Even as the media struggle financially and their credibility continues to falter—especially during this last election—investigative reporting, surprisingly, is booming. Legacy outlets like The New York Times still publish in-depth series on major topics like brutality in the Rikers Island jail, labor conditions in the city’s nail salons, and fraud at Trump University. Around the world, niche start-ups like Daily Maverick and El Faro and InsideClimate News cover subjects that are frequently ignored or underreported by the larger media outlets.
The problem, however, is that despite all the investigative journalism being done these days, there isn’t a clear source of revenue to support it. Investigative journalism requires dedicated and experienced reporters and editors who have time and plenty of resources. Above all, it costs a lot of money—and yet it’s hard to fund. Advertisers often don’t want to be associated with it, and declining subscription numbers no longer help to cover costs. In some instances, private foundations and wealthy individuals have stepped into the breach, and organizations like the International Consortium of Investigative Journalists have been formed. These donor-backed groups have helped journalists do the slow, steady work of reporting, leading to several blockbuster series on tax avoidance, including the so-called Panama Papers, Swiss Leaks, and Luxembourg Leaks. Other examples include nonprofit organizations like the Marshall Project and ProPublica, which shared a Pulitzer Prize in 2016 for their investigative feature “An Unbelievable Story of Rape,” and which are also funded by individual donations and foundation support.
But while donor funding helps pay for investigative journalism now, it’s far less certain that this model can sustain it in the future. There will no doubt be funding for the kind of reporting that went into exposing the Panama Papers or that the Times and The Washington Post do, but what about local investigative reporting? Who will cover a story of municipal corruption, or mismanagement by a small-town school district, or lead in the water supply? Without more funding, the current decline in local investigative reporting is unlikely to slow.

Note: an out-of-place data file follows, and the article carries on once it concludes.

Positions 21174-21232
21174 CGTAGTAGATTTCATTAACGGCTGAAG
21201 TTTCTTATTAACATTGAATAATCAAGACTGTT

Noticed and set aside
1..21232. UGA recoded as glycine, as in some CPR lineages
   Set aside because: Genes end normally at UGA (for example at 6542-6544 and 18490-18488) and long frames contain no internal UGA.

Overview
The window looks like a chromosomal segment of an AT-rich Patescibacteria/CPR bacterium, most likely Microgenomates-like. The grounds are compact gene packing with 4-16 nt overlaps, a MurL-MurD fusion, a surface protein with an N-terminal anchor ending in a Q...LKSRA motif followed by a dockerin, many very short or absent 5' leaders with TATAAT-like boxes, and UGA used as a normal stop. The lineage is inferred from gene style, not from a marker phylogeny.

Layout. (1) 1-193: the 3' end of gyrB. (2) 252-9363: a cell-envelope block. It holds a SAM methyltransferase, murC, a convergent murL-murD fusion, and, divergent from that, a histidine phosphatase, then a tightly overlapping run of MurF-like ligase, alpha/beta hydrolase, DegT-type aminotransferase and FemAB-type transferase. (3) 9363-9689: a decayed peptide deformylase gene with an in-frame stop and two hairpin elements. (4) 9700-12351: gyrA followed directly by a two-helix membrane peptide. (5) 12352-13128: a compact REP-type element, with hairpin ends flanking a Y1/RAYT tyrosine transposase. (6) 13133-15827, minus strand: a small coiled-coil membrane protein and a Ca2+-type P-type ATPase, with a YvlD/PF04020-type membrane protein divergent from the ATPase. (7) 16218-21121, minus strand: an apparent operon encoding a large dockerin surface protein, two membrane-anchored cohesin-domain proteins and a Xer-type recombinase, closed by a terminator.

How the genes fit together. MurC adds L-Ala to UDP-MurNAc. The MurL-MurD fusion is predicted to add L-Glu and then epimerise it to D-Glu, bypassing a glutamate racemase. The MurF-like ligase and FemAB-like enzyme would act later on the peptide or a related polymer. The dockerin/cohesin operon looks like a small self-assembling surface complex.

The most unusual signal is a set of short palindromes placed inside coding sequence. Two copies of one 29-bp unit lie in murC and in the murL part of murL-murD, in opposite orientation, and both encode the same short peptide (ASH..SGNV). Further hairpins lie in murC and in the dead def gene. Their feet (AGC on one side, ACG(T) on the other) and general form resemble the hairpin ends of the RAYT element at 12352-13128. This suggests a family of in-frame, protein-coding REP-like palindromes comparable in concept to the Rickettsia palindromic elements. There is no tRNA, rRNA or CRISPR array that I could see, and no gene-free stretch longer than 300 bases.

Democracy’s Detectives, a compelling new book by Stanford University communications professor and economist James T. Hamilton, helps to clarify the social uses of—and the acute economic threat to— investigative journalism in the United States today. Indeed, Democracy’s Detectives joins the ranks of two other iconic books on the subject: The Evolution of American Investigative Journalism, a history by James L. Aucoin, and The Journalism of Outrage, written by a group of journalists (David Protess, Fay Lomax Cook, Jack C. Doppelt, James S. Ettema, Margaret T. Gordon, Donna R. Leff, and Peter Miller) who used case studies to examine how investigative reporting around the country helped set various policy agendas. Democracy’s Detectives revisits many of the questions raised by these earlier books, both historical and contemporary. But Hamilton also turns to data analysis to explore the economics behind investigative journalism.